Exposit The Word Genesis  Biblical Teaching Expository Teaching Verse by Verse R.C Sproul jr

Genesis Overview

The English title, Genesis, comes from the Greek translation (Septuagint, LXX)1 meaning “origins”; whereas, the Hebrew title is derived from the Bible’s very first word, translated “in the beginning.” Genesis serves to introduce the Pentateuch (the first 5 books of the OT) and the entire Bible. The influence of Genesis in Scripture is demonstrated by its being quoted over 35 times in the NT and hundreds of allusions appearing in both Testaments. The story line of salvation which begins in Gen. 3 is not completed until Rev. 21, 22 where the eternal kingdom of redeemed believers is gloriously pictured.

While 1) the author does not identify himself in Genesis and 2) Genesis ends almost 3 centuries before Moses was born, both the OT (Ex. 17:14; Num. 33:2; Josh. 8:31; 1 Kin. 2:3; 2 Kin. 14:6; Ezra 6:18; Neh. 13:1; Dan. 9:11, 13; Mal. 4:4) and the NT (Matt. 8:4; Mark 12:26; Luke 16:29; 24:27, 44; John 5:46; 7:22; Acts 15:1; Rom. 10:19; 1 Cor. 9:9; 2 Cor. 3:15) ascribe this composition to Moses, who is the fitting author in light of his educational background (cf. Acts 7:22). No compelling reasons have been forthcoming to challenge Mosaic authorship. Genesis was written after the Exodus (ca. 1445 B.C.), but before Moses’ death (ca. 1405 B.C.). For a brief biographical sketch of Moses read Ex. 1–6.

The initial setting for Genesis is eternity past. God then, by willful act and divine Word, spoke all creation into existence, furnished it, and finally breathed life into a lump of dirt which He fashioned in His image to become Adam. God made mankind the crowning point of His creation, i.e., His companions who would enjoy fellowship with Him and bring glory to His name. The historical background for the early events in Genesis is clearly Mesopotamian. While it is difficult to pinpoint precisely the historical moment for which this book was written, Israel first heard Genesis sometime prior to crossing the Jordan River and entering the Promised Land (ca. 1405 B.C.). Genesis has 3 distinct, sequential geographical settings: 1) Mesopotamia (chaps. 1–11); 2) the Promised Land (chaps. 12–36); and 3) Egypt (chaps. 37–50). The time frames of these 3 segments are: 1) Creation to ca. 2090 B.C.; 2) 2090–1897 B.C.; and 3) 1897–1804 B.C. Genesis covers more time than the remaining books of the Bible combined.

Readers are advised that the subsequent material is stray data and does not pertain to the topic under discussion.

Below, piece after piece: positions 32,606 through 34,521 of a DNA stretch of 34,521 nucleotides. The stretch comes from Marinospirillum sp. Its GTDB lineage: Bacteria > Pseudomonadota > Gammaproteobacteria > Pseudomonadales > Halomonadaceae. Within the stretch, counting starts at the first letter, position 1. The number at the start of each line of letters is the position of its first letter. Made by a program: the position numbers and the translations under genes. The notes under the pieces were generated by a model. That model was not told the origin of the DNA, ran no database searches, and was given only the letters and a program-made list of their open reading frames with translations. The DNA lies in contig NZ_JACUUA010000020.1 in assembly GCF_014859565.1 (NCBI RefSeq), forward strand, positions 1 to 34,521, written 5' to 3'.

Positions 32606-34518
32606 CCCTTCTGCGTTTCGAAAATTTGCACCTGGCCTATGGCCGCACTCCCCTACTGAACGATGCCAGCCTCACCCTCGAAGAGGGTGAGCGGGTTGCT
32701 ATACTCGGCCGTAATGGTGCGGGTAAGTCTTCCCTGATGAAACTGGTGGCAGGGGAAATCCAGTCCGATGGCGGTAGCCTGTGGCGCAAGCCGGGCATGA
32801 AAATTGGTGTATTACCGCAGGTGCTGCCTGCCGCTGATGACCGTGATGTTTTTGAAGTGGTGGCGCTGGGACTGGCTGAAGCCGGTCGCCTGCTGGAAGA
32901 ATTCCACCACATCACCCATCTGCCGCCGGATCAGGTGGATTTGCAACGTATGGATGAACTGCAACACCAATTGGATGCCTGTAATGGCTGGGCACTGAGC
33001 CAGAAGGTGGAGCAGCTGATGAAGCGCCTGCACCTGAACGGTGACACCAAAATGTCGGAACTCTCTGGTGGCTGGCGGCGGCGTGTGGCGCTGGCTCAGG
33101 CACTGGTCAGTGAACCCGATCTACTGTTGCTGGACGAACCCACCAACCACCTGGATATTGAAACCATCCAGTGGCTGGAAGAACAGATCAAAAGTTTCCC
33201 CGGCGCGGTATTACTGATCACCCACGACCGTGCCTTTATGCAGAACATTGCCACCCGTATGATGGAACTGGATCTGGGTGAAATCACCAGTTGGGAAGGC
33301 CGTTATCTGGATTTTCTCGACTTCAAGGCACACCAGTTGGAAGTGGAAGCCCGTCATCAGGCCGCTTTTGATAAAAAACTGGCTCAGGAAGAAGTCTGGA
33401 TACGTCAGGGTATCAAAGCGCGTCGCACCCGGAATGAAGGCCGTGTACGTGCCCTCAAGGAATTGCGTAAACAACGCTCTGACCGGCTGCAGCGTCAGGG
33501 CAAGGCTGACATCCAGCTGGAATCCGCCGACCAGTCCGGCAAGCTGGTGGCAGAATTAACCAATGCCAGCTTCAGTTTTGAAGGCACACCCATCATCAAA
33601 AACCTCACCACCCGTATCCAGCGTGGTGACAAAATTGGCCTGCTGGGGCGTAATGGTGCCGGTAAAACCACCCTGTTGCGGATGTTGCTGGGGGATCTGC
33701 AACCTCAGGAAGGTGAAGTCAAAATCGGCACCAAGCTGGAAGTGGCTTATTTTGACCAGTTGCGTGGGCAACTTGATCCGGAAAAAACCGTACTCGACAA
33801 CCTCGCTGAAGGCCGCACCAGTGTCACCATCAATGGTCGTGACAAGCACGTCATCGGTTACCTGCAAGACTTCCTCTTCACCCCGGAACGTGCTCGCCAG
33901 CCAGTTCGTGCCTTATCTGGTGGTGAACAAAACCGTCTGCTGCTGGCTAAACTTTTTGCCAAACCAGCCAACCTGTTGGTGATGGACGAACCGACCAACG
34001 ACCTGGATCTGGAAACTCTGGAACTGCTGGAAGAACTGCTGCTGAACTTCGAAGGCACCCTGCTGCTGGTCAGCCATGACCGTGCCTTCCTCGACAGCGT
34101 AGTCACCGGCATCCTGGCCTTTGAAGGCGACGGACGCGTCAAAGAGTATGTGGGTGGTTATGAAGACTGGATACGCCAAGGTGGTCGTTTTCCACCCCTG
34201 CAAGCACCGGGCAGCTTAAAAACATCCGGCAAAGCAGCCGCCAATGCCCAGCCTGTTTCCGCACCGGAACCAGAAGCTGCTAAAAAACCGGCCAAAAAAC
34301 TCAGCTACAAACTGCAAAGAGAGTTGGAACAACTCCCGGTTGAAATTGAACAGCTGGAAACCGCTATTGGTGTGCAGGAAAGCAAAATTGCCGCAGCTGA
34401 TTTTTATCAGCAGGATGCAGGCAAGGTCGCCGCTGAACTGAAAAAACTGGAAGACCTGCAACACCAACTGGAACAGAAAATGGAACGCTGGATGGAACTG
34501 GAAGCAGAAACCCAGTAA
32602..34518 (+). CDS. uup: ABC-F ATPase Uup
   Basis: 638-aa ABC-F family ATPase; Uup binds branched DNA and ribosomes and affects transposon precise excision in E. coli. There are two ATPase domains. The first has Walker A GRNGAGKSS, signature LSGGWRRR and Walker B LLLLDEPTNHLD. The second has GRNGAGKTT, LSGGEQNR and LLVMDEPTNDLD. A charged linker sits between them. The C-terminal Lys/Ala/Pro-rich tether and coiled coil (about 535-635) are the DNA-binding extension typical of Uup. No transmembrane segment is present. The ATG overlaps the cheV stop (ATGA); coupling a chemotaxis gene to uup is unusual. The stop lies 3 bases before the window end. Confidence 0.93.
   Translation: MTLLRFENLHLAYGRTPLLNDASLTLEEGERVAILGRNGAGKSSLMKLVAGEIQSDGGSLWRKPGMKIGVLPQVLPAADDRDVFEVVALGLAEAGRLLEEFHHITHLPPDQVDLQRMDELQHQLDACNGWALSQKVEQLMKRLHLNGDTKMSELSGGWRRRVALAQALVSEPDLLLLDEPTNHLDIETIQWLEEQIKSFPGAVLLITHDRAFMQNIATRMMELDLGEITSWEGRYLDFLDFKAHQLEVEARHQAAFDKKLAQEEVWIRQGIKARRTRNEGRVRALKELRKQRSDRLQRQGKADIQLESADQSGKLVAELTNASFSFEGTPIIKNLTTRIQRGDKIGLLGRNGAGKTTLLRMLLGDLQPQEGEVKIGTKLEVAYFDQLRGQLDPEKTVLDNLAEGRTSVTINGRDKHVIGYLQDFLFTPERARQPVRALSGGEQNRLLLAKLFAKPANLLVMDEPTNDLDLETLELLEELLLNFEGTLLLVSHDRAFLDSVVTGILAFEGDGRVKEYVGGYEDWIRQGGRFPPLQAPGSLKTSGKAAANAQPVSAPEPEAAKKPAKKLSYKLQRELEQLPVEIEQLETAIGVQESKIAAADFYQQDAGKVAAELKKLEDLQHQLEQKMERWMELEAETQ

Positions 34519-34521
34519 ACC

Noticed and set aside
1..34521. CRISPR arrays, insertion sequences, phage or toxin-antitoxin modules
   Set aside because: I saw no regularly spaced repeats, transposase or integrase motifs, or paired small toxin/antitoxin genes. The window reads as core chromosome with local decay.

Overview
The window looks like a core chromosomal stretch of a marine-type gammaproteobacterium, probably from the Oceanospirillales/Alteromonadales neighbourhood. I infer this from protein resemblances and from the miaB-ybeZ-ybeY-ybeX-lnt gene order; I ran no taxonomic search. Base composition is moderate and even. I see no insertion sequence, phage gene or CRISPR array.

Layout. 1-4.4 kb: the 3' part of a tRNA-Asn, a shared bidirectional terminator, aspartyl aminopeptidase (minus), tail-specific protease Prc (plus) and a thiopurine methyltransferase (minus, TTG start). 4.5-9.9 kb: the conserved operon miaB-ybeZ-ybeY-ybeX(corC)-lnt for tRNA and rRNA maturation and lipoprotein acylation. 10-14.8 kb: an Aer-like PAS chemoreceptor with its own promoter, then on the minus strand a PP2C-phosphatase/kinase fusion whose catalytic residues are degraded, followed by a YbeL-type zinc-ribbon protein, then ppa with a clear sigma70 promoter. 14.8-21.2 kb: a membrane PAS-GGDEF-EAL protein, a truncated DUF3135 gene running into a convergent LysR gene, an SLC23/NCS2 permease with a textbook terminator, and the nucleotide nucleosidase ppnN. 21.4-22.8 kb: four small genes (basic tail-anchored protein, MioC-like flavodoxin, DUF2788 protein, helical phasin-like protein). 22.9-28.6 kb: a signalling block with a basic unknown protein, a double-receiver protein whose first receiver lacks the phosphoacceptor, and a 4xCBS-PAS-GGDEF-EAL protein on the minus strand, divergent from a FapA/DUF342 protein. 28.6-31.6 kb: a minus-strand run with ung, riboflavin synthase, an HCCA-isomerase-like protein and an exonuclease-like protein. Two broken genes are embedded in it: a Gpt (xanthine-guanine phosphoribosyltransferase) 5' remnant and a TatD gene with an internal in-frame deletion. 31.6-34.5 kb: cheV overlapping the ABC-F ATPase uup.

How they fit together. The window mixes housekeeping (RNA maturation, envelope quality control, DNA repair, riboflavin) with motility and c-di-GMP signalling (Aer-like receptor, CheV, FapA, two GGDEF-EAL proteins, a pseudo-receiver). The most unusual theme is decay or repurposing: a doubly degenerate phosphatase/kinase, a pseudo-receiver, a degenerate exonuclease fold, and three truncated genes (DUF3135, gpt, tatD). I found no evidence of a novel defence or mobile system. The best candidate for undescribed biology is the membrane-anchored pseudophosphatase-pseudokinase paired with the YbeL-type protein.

In this book of beginnings, God revealed Himself and a worldview to Israel which contrasted, at times sharply, with the worldview of Israel’s neighbors. The author made no attempt to defend the existence of God or to present a systematic discussion of His person and works. Rather, Israel’s God distinguished Himself clearly from the alleged gods of her neighbors. Theological foundations are revealed which include God the Father, God the Son, God the Holy Spirit, man, sin, redemption, covenant, promise, Satan and angels, kingdom, revelation, Israel, judgment, and blessing.

Text used with permission from GTY.org

“All Scripture is breathed out by God and profitable for teaching, for reproof, for correction, and for training in righteousness”  2 Timothy 3:16

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More Resources on Genesis

R. C. Sproul jr teaching series through Genesis Here